Tarsal Tunnel Syndrome is an inflammation caused by compression or tension on the large sensory nerve behind the ankle and in the arch. The compression of this nerve is usually caused by the surrounding anatomic structures of the medial ankle. The most common is the large ligament that holds the tendons in place behind the ankle. When the limited space under the ligament is taken up by other structures (as in swelling of the tendon in tendinitis or swelling of the veins commonly seen in pregnancy), the nerve experiences compression. When the foot biomechanics is at fault, there is flattening of the arch and because of the position of the foot in relation to the ankle, the course of the nerve is lengthened. This causes mechanical stretching of the nerve.
When these conditions exist, the nerve reacts by causing a combination of symptoms including tingling, burning, numbness, sharp/shooting electric sensations into the bottom of the foot, arch and toes and possibly radiating up the ankle and into the leg.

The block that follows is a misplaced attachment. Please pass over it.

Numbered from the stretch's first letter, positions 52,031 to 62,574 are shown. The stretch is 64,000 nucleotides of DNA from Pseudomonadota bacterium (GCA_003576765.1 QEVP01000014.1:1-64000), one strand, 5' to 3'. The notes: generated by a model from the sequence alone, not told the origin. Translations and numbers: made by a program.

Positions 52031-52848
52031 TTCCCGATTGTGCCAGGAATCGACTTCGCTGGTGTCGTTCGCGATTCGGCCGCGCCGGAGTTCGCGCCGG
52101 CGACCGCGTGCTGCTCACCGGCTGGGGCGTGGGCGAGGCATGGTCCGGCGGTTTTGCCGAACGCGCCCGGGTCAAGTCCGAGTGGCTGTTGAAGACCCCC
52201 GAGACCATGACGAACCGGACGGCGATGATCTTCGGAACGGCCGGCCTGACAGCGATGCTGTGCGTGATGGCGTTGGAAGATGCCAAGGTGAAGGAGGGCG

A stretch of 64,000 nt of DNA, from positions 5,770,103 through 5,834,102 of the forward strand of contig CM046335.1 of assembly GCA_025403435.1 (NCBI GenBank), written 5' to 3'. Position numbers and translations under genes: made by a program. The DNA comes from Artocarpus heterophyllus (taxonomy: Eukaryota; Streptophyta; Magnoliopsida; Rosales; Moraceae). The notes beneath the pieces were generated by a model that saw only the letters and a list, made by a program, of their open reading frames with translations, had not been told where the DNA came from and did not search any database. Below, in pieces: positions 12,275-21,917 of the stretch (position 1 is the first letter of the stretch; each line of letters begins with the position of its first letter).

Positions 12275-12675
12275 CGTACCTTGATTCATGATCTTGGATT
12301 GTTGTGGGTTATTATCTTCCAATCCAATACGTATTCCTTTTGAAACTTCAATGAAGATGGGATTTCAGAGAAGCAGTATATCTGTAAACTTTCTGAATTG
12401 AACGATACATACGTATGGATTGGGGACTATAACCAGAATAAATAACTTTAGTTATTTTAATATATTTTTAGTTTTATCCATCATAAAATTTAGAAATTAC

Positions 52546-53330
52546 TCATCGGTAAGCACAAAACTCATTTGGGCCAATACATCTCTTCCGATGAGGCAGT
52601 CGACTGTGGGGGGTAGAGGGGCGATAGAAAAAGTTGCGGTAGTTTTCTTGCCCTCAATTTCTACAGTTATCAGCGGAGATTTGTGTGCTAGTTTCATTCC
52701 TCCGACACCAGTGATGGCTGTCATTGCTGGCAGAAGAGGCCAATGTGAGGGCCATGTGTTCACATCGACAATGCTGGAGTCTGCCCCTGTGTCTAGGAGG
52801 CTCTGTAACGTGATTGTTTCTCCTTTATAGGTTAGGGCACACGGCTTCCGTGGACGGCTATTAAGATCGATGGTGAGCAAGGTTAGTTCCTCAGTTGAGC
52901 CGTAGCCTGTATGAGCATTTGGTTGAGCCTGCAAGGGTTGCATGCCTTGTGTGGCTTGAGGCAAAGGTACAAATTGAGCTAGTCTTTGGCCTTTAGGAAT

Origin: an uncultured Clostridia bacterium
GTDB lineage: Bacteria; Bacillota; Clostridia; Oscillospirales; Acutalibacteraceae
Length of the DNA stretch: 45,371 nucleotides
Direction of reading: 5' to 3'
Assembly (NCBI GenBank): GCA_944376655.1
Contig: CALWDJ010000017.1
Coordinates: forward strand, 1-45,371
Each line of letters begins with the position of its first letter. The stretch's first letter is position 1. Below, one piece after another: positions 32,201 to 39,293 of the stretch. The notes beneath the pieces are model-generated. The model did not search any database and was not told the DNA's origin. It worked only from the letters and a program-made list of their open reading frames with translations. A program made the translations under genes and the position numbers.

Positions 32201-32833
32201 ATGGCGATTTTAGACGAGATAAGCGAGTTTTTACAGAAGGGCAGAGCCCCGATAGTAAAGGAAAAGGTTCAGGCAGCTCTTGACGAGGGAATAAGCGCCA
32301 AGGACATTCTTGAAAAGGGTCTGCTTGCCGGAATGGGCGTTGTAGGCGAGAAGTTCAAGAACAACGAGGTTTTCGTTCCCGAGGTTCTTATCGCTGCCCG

Conservative treatment for this condition is the same as that for Plantar Fasciitis and Neuroma. As for surgical treatment, this is more difficult. Care must be taken to minimize scar tissue formation after the procedure so the symptoms do not return. At this time, the more minimally invasive procedures of Cryoanalgesia and Nerve Decompression are successful options for treatment. At azcryo, we perform the cryo procedure in the office after a full work-up and conservative course. The nerve symptoms are localized to the smallest nerve branch involved and using ultrasonic guidance of the probe onto that smallest nerve branch, the six minute procedure is performed under local anesthesia. Healing of the incision and return to full activity is within days of the procedure.